Authorities Investigate Hit-And-Run On Native American Reservation Involving Border Patrol

Remigio Civitarese
Giugno 19, 2018

U.S. Border Patrol officials have opened an investigation after video surfaced showing an agency vehicle striking a man on a Native American reservation in Arizona and driving away, The New York Times reported.

Agents with the Laredo Sector Border Patrol arrested two undocumented immigrants during a vehicle bailout.

"I ran into the dirt road in front of my house, because I know they'll try and hit me", Remes said, adding that he was speaking on a landline to a cousin.

The video also elicited largely critical responses from Tohono O'odham Nation residents, many of whom have frequently complained of Border Patrol harassment and increased militarization throughout the southern Arizona tribal nation, which includes 62 miles of global boundary.

In a statement, Border Patrol says it is investigating the incident.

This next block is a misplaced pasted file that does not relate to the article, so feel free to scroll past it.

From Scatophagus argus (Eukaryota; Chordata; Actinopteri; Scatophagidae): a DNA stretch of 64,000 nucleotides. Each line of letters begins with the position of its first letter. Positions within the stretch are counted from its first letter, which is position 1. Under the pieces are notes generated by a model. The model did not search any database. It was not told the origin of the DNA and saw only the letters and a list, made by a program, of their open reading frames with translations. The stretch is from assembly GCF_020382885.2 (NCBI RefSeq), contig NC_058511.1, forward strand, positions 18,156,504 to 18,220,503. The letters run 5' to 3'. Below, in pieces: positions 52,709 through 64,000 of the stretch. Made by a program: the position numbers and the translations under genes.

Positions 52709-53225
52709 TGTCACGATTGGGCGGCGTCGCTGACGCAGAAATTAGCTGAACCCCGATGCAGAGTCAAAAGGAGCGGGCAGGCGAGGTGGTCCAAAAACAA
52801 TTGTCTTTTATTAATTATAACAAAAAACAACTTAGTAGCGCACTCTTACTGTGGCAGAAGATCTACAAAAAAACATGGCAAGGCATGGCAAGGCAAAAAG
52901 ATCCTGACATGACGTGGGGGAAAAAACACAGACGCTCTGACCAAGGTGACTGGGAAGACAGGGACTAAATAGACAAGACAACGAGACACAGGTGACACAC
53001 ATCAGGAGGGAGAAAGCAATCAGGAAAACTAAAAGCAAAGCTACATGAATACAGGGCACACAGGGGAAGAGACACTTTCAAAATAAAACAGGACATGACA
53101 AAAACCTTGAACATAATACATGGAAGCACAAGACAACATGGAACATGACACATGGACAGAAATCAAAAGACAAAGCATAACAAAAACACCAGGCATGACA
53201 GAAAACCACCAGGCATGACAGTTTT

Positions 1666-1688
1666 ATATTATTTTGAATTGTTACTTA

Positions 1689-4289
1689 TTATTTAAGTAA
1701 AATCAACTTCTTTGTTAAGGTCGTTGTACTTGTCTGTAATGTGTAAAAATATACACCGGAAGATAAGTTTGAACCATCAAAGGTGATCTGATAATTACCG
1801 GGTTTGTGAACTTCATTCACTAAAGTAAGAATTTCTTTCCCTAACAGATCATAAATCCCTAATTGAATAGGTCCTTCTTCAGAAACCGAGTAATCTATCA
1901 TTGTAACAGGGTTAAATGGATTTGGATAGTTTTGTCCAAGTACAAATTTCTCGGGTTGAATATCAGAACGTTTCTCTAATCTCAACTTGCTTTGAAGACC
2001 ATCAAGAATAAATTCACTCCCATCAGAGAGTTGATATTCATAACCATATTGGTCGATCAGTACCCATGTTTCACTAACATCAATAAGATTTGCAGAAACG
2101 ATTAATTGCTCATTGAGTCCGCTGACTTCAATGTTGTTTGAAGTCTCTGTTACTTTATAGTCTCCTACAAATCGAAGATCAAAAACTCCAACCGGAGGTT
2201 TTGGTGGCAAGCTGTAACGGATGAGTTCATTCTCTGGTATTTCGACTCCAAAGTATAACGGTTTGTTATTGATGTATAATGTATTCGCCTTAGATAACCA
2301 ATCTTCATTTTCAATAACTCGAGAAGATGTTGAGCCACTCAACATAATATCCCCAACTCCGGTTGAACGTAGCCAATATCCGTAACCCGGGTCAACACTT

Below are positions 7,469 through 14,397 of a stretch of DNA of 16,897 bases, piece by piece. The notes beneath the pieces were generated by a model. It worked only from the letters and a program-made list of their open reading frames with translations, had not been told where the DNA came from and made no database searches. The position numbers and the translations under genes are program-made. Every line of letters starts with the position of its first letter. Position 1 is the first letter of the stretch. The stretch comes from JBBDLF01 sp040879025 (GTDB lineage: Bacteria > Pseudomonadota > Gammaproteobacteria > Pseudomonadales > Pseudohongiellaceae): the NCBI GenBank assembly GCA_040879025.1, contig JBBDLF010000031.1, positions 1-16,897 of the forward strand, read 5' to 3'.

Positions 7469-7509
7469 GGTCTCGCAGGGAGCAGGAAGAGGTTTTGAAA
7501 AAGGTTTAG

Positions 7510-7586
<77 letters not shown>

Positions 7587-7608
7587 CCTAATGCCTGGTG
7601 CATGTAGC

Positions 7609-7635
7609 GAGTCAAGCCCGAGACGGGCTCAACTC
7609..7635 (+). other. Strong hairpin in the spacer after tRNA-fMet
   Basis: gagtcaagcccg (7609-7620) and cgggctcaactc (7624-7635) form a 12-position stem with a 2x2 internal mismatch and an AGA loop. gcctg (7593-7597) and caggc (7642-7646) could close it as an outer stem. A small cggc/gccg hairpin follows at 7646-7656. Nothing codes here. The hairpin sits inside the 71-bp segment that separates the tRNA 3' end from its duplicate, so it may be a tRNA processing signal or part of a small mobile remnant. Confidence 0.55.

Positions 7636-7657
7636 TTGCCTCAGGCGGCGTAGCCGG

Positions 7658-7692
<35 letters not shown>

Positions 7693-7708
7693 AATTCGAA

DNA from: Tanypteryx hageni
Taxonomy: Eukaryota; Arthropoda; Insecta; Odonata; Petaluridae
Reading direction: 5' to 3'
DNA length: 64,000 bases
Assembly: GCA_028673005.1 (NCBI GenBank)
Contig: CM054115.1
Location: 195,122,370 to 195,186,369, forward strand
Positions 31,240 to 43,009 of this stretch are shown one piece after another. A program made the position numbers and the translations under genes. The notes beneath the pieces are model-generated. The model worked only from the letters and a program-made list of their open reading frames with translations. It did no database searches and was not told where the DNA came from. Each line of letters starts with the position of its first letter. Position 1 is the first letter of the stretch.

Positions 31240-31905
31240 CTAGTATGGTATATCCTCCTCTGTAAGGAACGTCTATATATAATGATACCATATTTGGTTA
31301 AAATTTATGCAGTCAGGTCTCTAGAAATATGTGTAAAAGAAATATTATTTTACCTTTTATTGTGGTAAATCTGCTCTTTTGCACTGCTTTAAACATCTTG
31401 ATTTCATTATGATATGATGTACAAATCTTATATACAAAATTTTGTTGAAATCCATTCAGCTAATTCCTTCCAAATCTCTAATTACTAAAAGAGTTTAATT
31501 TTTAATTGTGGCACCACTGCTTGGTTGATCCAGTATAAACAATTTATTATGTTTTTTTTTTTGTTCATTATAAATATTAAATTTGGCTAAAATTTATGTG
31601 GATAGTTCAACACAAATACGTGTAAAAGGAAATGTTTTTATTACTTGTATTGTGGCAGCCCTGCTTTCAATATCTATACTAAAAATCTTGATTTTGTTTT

The Native American man said that it all started when he went outside to search for a speaker to listen to music.

In March 2017, members of the tribe protested outside the Tucson offices of Senator John McCain against President Donald Trump's planned border wall which would cross tribal lands. Agents conducted a biometric records check and identified him as 35-year-old Jose Roberto Chavez, a previously deported Mexican national.

'I'm doing all right, I'm just a little sore, really, ' he told the Star on Friday.

Tohono O'odham Nation has also said that the tribe's police, the Federal Bureau of Investigation, and the U.S. Attorney's Office are investigating the incident.

Remes, 34, had thought the agent might turn around after turning on his sirens, he told the Daily Star.

If you suspect suspicious activity, you can call the Laredo Sector Border Patrol toll free telephone number at 1-800-343-1994.

On Friday, Tohono O'odham Nation Chairman Edward D. Manuel labeled the video disturbing in a statement. "Tohono O'odham have been feeling the increasing struggle of maintaining our Himdag (Way of Life) and Sovereignty in the face of the greater militarization and U.S. Border policies". "We do not tolerate misconduct on or off duty and will fully cooperate with all investigations of alleged unlawful conduct by our personnel", the Border Patrol said.

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